Establish, Utilize and Measure Your Knowledge Management System
Cave paintings, grandmother stories, legends and scriptures are the earliest available evidence of Human Knowledge Management. Knowledge represents a critical building block for the growth of an individual, group or organization.
Artificial Intelligence, new technology, extensive automation and exponential growth in the capacity of information management has made it possible to store and retrieve vast amounts of knowledge and influence outcomes like we have never been able to in past times.
How well an individual, an organization or an industry does in acquiring and applying knowledge is the key distinguishing factor for its success and existence. The ultimate objective of Knowledge Management is to improve an organization and everything revolving around it.
Sometimes, knowledge can be hard to document or articulate. Other times, it’s a well-defined, step by step process. Knowledge is therefore of two types:
- Explicit – Physical entity, documents, records – tangible material.
- Tacit – experience, learning, wisdom – hard to document and measure, resides in the minds of people.
But what exactly is knowledge?
Knowledge is organized data, in the form of information, which can be utilized for inferences, interpretations and decision-making.
Why focus on Knowledge Management? Five main key factors:
- Happy Customers
- Improved performance and productivity
- Happy employees
- Well-informed decisions, breaking barriers
One way in which organizations can support and improve these 5 key factors, through the use of Knowledge Management, is by reinforcing the use of the Balanced Scorecard. The Balanced Scorecard (BSC) is a tool for defining and managing strategies, holistically.
It is an approach that connects the dots between an organization’s Vision, Mission and Values, to the next level of strategic focus areas, like goals/themes or to its operational elements such as objectives, KPIs, Targets and initiatives.
The Balanced Scorecard links Business Enablers to Results. People and Internal Process represent those Enablers, which lead to Financial and Customer Results.
Balanced Scorecard components for Knowledge Management
There is not a single, direct KPI for Knowledge Management. What we need is a combination of KPIs and corporate strategies that enables the organization to build and measure the effectiveness of its Knowledge Management capabilities. In what follows, we will share with you some KPIs that follow the traditional BSC structure, meant to achieve this purpose:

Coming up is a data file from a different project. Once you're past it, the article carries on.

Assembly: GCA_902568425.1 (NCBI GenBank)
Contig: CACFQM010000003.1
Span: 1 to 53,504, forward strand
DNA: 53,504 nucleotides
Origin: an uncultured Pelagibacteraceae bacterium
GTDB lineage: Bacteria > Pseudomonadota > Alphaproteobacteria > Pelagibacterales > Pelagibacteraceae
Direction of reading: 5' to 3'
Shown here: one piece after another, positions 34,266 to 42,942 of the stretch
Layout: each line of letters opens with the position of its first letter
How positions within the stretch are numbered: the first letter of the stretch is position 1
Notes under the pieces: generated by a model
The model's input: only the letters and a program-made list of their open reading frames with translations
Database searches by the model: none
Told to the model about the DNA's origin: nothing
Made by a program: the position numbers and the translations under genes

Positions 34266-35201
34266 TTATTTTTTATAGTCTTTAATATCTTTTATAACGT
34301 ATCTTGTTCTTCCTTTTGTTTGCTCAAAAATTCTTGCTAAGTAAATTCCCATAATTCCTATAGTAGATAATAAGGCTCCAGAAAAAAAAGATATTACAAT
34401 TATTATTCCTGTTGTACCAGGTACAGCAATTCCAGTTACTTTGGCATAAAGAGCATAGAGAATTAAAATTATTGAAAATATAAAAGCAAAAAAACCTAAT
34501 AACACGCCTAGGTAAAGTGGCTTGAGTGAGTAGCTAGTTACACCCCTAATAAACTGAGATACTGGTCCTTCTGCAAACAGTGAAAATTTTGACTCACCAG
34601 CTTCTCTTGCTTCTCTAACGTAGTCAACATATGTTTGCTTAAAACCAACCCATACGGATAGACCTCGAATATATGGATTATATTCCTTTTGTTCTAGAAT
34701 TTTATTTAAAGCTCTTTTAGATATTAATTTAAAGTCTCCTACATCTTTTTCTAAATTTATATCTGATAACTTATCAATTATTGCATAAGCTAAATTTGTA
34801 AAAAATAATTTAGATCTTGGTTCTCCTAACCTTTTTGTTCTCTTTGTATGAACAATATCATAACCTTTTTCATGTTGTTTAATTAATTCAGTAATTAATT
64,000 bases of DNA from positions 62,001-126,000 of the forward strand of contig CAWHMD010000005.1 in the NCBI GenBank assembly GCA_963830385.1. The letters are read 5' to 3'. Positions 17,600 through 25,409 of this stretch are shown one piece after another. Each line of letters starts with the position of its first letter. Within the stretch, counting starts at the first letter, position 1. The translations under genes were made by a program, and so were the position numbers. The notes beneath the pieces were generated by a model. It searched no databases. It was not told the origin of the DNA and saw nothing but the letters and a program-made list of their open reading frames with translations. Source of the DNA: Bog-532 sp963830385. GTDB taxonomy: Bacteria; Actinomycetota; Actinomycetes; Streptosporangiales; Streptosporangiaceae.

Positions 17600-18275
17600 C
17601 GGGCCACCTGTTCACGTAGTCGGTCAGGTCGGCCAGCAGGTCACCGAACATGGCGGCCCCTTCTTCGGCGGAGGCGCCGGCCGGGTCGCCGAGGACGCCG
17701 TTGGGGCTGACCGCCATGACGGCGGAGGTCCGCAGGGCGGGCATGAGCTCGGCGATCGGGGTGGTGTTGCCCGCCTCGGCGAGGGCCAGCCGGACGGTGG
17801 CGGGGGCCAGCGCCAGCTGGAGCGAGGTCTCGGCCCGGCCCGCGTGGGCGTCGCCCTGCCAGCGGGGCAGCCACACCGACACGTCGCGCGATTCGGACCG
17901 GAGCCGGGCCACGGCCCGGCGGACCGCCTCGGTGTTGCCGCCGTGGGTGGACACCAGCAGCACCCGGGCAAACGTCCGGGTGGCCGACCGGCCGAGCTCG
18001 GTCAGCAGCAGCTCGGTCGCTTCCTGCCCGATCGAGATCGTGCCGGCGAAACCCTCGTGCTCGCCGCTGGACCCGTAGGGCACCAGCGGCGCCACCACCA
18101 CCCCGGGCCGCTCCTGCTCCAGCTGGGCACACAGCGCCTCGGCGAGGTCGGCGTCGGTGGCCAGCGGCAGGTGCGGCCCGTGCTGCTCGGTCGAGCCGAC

The most powerful metrics are those that directly measure the desired business outcomes. For this particular area, Knowledge Management could actually be tacit, which makes defining financial metrics challenging. At that point, you should look to find avenues to change it from tacit to explicit, in order to make use of the following KPI examples:
- % Resource reduction through improved knowledge – reduction in resources which used to be required, due to the unavailability of Knowledge Management
- % Reduction in rework
- % Increase in productivity due to the usage of a Knowledge Management System
- % Reduction in cost per incident
- % Reduction of cycle time of new products
- # Number of innovative products resulting from the usage of Knowledge Management
- % Improvement in customer response rate
- % Improvement in first level support calls due to the usage of Knowledge Management
- % Reduction in the mean effective time to resolution
- % Improvement in Customer Satisfaction due to effective and efficient service
- # Number of new Knowledge Items in the system
- # Number of times existing Knowledge Items were updated
- # Number of incidents whose root cause was submitted with a resolution into the Knowldege Management System
- # Frequency of best practice updates
- # Number of knowledge sharing initiatives
- % Percentage of tickets closed with knowledge either reused or recreated
- # Average number of times each Knowledge Item is utilized
- # Number of Knowledge Items never utilized
- % Knowledge Management effectiveness feedback
- # Number of processes improved based on Knowledge Management
- # Number of people being trained in Knowledge Management